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Applications of the Algebraic Identities

Using the Algebraic Identities in Reverse

It’s very useful to know what (a + b)2 looks like when it has been expanded, but it’s often even more useful to know how to rewrite a2 + 2ab + b2. This means that even though (a + b)2 = a2 + 2ab + b2, it’s just as important to remember the reverse, that a2 + 2ab + b2 = (a + b)2.

Example 1

Factorize x2 + 6x + 9 by applying the first algebraic identity in reverse

You want to end up with an expression of the form (a + b)2, which means you need to find a and b. The expression you have been given is of the form a2 + 2ab + b2. Because the first terms in the two expressions are a2 and x2, a is equivalent to x.

So, you can find b by setting b2 = 9 and checking which values for b yield 2ab = 6x:

9 = ±3, 3 2x = 6x, 3 2x = 6x

9 = ±3,3 2x = 6x, 3 2x = 6x

You can see that b has to be 3, because b = 3 does not match with 2ab = 6x. That gives you x2 + 6x + 9 = x2 + 2 3x + 3 3 = (x + 3)2

Let’s look at an example where you also need to factor out common factors.

Example 2

Factorize 2x3 50x

First, you need to factor out the common factors:

= 2x3 50x = 2 x x x 2 5 5 x = 2x (x2 25) .

2x3 50x = 2 x x x 2 5 5 x = 2x (x2 25) .

The expression (x2 25) is of the form (a2 b2) with a = x and b = 5, which means you can use the third algebraic identity in reverse. That gives you (x2 25) = (x + 5)(x 5), which in turn means that
2x (x2 25) = 2x(x + 5)(x 5)

Simplifying Rational Expressions

If you apply everything you learned about factorization and algebraic identities, you can now simplify fractions that look like this:

x2 + ax + a2 x2 + bx + b2

When you simplify fractions, it’s extremely important to remember that common factors need to be present in all terms. If there’s a term in the fraction without a factor all the other terms have, you can’t cancel that factor! Here are some examples:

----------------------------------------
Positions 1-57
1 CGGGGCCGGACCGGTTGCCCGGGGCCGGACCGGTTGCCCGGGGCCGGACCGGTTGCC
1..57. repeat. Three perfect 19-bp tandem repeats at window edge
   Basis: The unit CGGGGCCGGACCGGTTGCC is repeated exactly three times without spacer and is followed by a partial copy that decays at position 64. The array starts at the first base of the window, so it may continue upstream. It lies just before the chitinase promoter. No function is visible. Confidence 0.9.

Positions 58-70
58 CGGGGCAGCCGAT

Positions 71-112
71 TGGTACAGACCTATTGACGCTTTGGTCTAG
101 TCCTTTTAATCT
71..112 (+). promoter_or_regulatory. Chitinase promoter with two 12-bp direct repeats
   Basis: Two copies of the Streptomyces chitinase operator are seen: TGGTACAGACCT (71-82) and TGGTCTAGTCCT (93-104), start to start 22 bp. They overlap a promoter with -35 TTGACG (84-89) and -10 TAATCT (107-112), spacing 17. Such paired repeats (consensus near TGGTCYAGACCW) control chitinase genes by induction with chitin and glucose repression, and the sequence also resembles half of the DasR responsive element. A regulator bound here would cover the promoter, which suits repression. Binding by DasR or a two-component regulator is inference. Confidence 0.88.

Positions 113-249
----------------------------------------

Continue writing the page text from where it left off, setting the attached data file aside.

Example 3

Simplify the fraction 3x 6 x2 4x + 4

This fraction has two terms in the numerator and three terms in the denominator. The two terms in the numerator are 3x = 3 x and 6 = 2 3. The three terms in the denominator are x2 = x x, 4x = 4 x and 4 = 2 2. There are no factors that are common between all these terms, so you can’t cancel anything as-is.

But, if you factorize the numerator and denominator separately, you’ll see some common factors appearing: Numerator = 3x 6 = 3(x 2) Denominator = x2 4x + 4 = (x 2)2 = (x 2)(x 2)

Now that you’ve factorized the numerator and denominator, you’re left with one term in each: 3(x 2) in the numerator and (x 2)2 in the denominator. You can see that (x 2) is a common factor between the two terms, which means it can be canceled: 3x 6 x2 4x + 4 = 3(x 2) (x 2)2 = 3(x 2) (x 2)(x 2) = 3 x 2

Note! As you can see in this example, a term doesn’t have to be a single variable. It can also be an expression, such as (x 2).

Example 4

Simplify the fraction x + 1 x2 4 + x 2 + 1 4

There’s nothing to be done with the numerator, but if you multiply the denominator by 4, you get 4 (x2 4 + x 2 + 1 4) = x2 + 2x + 1 = (x + 1)2.

This new denominator is much easier to work with. Because you multiplied the denominator by 4, you need to do the same with the numerator. That means the numerator becomes 4 (x + 1). You can see that (x + 1) is a common factor, which gives you

x + 1 x2 4 + x 2 + 1 4 = 4(x + 1) (x + 1)2 = 4 x + 1

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The Third Algebraic Identity
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